Increase in population density in major cities led to increase in Floor Space Index (FSI) and this coupled with advancement in construction technologies has led to both requirement and ease of construction of high-rise buildings with multiple units or flats in such cities instead of traditional open plot bungalows. This has led to the concept of common ownership and interest in respect of the areas not forming part of individual units/flats i.e. common areas.
To avoid conflicts as well as for better maintenance of common areas, a concept of association of persons/owners such as co-operative society, condominium etc. came into being. Cooperative societies are most common forms of association, which are required to be formed by developers upon achieving certain sales/bookings in the relevant real estate project.
Cooperative societies are preferred by most since they have multiple benefits, including time and energy savings where a flat owner is not required to personally ensure things - which would otherwise be required in an independent bungalow/plot such as filling up of water tanks, maintenance including cleaning of common areas, security and so on.
Also, due to the divided costs many societies are also able to provide for various luxury amenities for its members which include theatres, auditoriums, squash courts, badminton courts, SPA, jacuzzi, swimming pool and provide for play areas for children, garden, gymnasium, swimming pool, clubhouse, library, study areas, conference rooms etc.What is Nomination and who is a Nominee?
As a member of a cooperative society, an important aspect that one should keep in mind is submission of a nomination form. In simple words, nomination is an instruction given to the society as to how the relevant member’s shares should be transferred upon his death. The same assumes significance for estate planning purposes as well. A nominee can be any person and may not necessarily be the legal heir of the member. More than one nominee can also be appointed. He can have varied percentages in the shares held by the member.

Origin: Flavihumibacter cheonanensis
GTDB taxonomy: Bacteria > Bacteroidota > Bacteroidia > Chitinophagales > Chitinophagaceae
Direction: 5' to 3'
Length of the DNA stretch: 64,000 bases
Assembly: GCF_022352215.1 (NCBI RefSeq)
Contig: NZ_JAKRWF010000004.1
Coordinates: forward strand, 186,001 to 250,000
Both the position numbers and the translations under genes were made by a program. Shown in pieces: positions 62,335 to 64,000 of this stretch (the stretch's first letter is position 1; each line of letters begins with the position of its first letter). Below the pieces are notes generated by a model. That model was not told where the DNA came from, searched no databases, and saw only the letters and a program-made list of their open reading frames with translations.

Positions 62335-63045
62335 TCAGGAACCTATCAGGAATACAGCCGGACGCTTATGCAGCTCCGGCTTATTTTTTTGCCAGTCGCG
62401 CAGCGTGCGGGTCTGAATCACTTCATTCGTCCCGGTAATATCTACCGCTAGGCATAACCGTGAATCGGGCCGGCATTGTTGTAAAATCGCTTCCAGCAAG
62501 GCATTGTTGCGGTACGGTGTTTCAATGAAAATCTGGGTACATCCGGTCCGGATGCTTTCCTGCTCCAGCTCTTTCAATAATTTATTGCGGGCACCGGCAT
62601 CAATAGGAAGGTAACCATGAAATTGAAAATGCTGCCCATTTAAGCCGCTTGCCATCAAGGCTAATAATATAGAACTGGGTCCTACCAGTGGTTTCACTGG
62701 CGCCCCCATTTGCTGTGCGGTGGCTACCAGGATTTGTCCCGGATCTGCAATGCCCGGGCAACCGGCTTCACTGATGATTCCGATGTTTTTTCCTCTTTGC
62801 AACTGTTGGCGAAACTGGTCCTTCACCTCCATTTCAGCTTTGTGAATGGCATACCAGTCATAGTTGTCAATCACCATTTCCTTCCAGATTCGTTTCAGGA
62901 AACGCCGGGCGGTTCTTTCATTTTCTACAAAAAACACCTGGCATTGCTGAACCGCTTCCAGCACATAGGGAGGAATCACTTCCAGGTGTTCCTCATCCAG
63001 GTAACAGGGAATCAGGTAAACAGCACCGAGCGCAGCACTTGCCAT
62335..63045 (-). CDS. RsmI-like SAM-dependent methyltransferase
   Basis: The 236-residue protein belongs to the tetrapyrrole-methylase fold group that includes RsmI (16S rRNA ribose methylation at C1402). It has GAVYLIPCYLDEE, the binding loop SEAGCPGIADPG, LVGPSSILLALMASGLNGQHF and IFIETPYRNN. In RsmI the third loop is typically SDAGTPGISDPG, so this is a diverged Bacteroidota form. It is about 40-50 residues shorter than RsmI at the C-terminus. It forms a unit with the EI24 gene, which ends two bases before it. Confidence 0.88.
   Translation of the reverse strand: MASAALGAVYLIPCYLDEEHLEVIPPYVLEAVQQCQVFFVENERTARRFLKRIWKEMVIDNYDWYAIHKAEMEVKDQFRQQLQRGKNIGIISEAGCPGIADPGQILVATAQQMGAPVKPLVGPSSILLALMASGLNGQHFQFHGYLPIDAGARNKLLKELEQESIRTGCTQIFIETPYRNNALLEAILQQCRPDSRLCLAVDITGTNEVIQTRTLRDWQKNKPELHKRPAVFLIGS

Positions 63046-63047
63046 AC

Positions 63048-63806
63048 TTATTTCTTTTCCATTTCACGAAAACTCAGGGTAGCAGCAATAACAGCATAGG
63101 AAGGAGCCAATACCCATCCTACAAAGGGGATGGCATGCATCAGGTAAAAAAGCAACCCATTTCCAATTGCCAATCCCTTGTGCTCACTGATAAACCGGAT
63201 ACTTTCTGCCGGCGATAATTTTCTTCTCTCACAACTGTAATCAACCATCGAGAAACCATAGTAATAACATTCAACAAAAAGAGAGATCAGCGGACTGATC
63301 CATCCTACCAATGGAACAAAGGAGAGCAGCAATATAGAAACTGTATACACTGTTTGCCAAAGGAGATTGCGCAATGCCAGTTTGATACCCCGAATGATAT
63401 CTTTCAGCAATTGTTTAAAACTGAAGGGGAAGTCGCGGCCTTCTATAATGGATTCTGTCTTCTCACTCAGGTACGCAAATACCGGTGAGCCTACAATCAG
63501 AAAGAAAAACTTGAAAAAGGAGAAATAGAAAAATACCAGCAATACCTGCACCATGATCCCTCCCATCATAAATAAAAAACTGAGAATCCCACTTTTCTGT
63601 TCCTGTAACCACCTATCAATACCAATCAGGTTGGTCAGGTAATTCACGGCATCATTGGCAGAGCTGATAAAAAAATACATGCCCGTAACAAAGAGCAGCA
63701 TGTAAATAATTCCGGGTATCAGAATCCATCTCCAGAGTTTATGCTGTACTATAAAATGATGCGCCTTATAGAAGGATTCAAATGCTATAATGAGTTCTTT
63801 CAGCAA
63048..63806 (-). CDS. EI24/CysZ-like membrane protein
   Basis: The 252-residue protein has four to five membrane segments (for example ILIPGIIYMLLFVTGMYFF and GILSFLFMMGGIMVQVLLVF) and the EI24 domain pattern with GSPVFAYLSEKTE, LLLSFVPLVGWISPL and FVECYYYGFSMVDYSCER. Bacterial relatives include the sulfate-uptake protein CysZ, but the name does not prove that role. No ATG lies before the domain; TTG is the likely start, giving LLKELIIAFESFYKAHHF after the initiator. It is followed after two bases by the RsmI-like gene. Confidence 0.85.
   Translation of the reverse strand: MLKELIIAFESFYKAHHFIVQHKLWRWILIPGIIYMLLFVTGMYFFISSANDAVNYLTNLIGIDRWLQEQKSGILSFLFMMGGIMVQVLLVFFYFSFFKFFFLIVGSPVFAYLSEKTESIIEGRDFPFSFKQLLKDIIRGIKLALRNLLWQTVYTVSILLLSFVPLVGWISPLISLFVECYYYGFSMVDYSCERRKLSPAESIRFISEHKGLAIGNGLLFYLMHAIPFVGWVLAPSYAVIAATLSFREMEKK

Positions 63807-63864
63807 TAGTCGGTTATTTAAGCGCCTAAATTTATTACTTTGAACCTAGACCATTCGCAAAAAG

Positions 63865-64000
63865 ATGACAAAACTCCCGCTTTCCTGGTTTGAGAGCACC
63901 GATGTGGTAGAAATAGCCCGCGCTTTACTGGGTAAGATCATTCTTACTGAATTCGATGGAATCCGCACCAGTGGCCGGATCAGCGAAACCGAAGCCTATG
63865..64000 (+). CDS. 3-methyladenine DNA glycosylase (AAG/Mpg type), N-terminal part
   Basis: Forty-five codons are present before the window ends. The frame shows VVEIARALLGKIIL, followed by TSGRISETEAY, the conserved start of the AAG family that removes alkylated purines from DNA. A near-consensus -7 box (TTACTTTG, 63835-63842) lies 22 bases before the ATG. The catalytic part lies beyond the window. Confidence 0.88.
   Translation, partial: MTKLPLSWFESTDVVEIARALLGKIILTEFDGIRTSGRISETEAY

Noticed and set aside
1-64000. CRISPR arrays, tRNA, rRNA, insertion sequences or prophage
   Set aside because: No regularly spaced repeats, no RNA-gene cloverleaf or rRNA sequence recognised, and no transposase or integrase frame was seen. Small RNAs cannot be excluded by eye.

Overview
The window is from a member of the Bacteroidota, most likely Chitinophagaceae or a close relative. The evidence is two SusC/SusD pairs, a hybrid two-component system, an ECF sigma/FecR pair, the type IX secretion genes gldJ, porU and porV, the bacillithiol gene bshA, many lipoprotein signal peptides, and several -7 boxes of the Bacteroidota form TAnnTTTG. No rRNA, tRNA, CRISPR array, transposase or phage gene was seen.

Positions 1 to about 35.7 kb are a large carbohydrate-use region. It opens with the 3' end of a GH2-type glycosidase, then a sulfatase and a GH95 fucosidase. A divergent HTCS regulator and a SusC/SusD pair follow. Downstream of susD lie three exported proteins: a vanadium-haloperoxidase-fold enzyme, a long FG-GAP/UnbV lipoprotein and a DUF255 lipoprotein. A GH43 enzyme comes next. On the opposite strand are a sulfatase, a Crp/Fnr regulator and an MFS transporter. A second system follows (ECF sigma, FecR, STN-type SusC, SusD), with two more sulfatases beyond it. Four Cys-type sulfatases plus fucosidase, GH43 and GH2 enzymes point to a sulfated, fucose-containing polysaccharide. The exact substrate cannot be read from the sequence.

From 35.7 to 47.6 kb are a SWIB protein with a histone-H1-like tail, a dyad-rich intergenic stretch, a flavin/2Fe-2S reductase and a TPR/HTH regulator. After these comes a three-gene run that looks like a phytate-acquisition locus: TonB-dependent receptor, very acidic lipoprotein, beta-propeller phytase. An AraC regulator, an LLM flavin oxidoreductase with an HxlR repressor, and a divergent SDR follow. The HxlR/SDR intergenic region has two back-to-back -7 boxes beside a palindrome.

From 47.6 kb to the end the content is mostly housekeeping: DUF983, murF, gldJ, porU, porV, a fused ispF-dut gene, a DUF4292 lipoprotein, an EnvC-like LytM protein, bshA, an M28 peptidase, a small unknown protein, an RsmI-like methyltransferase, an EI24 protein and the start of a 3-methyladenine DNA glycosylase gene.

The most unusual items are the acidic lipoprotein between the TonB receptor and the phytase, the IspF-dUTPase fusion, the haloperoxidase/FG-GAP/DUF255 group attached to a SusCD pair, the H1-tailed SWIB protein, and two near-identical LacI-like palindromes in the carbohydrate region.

Rights of a Nominee
Over the past couple of years messages have been circulated on social media which claim that a nominee is absolutely entitled to the ownership of a unit in a society and that the legal heirship certificate, succession certificate, probate for will etc. are not required.
However, the messages are not particularly accurate and have caused a lot of confusion. These messages discuss only a part of what was mentioned by the Supreme Court in its judgement pronounced in 2016 in the matter of Indrani Wahi Vs. Registrar of Co-operative Societies & Others.
A detailed analysis of this judgement makes it clear that upon the demise of the member, the nominee becomes entitled to the rights in the deceased member’s shares and the society has to transfer the shares in favour of such a nominee.
However, by virtue of being a nominee in the records of a Society, the complete title to the shares and property of the deceased member does not automatically vest in or transfer in favour of such a nominee. The nominee is supposed to merely hold such shares and property for the benefit of the actual legal heirs of the deceased member.
If any one of the legal heirs claims entire ownership and title of the property based merely on the transfer of shares by society pursuant to nomination forms that were submitted by the deceased- then such ownership and title can be challenged by other legal heirs and they can claim their share in the relevant property.
This is akin to bank accounts where a bank would provide all details to the nominee of account but the heirs mentioned under the will of the deceased account holder would be the rightful owners of the amounts lying in such an account.
A recent amendment to Maharashtra Co-operative Societies Act, 1960 also clarifies the position that on the death of a member the society has to transfer the share, right, title and interest in the property of the deceased member to a person(s) on the basis of testamentary documents or succession certificate or legal heirship certificate or document of family arrangement executed by the persons who are entitled to inherit the property of the deceased member.
As previously mentioned, these shares can also be transferred to a person duly nominated in accordance with the rules. This nominee is to be admitted as a provisional member till legal heirs or a person who is entitled to the flat and shares in accordance with succession law or under will or testamentary document is admitted as a member in place of such a deceased member.
Therefore, one should have a proper succession plan in place so that disputes between legal heirs can be minimised and future generations can live amicably.
Bharat Jain, Principal Associate, Economic Laws Practice, Advocates & Solicitors also contributed to the article.Disclaimer: The views of the authors are personal and do not necessarily reflect those of the firm.